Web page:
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Venezuela exported 742,535 barrels of crude daily to the United States in November, a 23-percent increase on October, but a 10.5-perent decline on November 2015, Reuters reports, based on data collected from trade flows.
At the receiving end of Venezuelan crude, the unit of state-owned PDVSA, Citgo Petroleum, topped the list, followed Valero Energy, Phillips 66, and Chevron. Venezuela produces heavy crude that U.S. refineries need for blending with lighter grades to produce fuels and other oil products.
Venezuela has been perhaps the worst hit by the oil price crash as its economy is overwhelmingly dependent on oil revenues. In addition to prices, however, PDVSA has suffered from its own bad management and lack of investment, which has crippled the country’s energy industry and wreaked havoc on the country’s economy and society.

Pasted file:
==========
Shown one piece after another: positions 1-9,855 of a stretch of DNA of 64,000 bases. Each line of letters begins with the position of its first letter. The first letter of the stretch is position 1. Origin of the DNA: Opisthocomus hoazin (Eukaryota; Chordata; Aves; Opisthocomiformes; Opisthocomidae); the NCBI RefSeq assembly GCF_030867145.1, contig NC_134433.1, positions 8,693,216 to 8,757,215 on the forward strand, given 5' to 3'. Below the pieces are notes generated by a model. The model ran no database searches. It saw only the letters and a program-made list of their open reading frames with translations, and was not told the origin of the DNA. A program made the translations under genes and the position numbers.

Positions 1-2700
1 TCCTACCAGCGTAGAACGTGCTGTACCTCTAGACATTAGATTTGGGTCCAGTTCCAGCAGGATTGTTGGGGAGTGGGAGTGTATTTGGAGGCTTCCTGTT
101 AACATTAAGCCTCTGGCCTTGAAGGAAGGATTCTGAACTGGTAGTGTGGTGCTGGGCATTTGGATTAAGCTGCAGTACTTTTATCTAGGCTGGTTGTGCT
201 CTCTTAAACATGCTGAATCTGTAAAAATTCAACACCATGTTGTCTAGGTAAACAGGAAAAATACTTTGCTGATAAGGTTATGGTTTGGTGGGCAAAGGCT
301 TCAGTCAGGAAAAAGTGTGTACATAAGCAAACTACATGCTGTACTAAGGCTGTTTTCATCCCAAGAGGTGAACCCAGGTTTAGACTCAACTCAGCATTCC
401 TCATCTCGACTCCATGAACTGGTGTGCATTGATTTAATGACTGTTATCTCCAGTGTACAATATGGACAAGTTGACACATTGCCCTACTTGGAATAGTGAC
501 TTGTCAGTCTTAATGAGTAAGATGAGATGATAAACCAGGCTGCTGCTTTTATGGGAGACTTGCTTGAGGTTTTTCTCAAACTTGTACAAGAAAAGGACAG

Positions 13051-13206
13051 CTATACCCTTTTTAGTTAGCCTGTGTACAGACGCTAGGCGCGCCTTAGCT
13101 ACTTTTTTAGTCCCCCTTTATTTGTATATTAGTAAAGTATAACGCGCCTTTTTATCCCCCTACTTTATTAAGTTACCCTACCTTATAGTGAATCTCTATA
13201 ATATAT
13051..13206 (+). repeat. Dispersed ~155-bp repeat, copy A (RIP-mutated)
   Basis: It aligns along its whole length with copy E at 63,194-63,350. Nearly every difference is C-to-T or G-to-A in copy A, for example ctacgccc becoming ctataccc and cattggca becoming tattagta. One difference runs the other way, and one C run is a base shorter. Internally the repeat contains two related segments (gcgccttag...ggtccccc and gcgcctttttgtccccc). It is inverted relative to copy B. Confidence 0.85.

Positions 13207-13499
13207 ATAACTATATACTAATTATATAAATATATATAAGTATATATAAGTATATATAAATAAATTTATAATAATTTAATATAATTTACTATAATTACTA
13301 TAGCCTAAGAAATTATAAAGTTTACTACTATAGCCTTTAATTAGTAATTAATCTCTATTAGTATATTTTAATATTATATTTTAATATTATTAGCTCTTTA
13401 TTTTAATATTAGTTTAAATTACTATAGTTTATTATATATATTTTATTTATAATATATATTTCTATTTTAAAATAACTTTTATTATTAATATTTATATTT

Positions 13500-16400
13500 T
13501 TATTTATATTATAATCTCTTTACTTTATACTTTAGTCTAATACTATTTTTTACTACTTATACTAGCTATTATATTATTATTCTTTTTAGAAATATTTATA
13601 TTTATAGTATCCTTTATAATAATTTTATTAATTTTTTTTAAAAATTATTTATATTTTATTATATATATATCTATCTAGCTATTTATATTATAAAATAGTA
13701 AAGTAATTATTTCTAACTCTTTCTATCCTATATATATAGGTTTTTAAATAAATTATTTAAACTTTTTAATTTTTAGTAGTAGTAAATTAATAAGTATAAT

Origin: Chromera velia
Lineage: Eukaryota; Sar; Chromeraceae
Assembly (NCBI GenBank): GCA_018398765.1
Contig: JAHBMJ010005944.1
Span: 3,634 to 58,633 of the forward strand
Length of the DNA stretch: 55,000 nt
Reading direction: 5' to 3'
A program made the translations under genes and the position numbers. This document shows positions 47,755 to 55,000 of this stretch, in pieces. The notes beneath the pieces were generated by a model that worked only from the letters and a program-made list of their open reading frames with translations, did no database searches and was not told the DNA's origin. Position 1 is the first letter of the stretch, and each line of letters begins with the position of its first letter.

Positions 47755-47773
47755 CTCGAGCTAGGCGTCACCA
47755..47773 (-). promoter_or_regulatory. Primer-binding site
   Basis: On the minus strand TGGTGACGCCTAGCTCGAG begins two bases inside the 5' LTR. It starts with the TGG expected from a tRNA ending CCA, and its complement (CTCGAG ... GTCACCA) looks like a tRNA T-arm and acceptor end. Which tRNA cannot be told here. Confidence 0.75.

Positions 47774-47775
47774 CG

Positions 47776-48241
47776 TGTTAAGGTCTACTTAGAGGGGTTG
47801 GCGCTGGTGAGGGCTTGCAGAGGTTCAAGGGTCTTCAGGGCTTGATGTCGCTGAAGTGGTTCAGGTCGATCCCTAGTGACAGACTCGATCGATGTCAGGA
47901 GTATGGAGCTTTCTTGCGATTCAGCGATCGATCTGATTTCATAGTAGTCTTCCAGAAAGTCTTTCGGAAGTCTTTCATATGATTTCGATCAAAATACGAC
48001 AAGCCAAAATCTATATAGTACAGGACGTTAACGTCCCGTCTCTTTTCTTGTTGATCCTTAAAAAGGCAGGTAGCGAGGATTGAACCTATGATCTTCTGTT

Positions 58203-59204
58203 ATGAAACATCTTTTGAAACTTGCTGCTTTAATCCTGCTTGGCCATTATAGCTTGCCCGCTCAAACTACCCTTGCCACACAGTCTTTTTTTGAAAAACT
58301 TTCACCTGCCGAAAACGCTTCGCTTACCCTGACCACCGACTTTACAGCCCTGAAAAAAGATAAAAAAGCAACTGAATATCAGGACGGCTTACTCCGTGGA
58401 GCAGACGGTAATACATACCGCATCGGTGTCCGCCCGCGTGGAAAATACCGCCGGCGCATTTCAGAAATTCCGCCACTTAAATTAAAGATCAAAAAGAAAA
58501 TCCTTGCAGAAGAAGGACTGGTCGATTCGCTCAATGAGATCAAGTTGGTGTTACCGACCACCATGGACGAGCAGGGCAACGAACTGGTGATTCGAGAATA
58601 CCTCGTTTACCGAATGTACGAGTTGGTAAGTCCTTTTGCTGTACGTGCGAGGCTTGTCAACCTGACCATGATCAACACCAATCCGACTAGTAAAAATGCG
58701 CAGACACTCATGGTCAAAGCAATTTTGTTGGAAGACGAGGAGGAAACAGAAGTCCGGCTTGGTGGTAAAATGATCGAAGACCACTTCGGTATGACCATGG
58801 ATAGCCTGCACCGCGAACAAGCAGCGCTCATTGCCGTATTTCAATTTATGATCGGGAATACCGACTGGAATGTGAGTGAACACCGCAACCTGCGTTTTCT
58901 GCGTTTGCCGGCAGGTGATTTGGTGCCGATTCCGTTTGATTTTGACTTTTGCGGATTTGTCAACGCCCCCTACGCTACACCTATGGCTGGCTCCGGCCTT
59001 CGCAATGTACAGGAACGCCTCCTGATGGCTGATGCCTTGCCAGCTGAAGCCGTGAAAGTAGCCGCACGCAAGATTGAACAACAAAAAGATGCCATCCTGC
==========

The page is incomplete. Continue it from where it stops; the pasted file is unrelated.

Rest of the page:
The oil company is currently letting thousands of barrels of oil literally burn as it has no money to fix the processing equipment it has left to rot, according to a Wall Street Journal report from October. Because of this mismanagement, daily crude oil production in Venezuela slipped by 11 percent in the 12 months to September 2016, to 2.3 million barrels.
Now, the country has agreed to slash 95,000 bpd from this total in compliance with the OPEC November 30 agreement on production cuts. Venezuela was the most active OPEC member in the negotiations leading up to the agreement.
PDVSA is struggling to escape bankruptcy. On November 2016, the company missed $404 million in coupon payments on three of its bonds, and it has now activated a 30-day grace period after not meeting the full coupon payments on its 2021, 2024 and 2035 bonds. Furthermore, PDVSA has missed the opportunity to increase investment and production in the last ten years, when the average oil Brent prices were $80 as opposed to $53 a barrel on 8 December 2016.
By Irina Slav for Oilprice.com
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Irina is a writer for Oilprice.com with over a decade of experience writing on the oil and gas industry.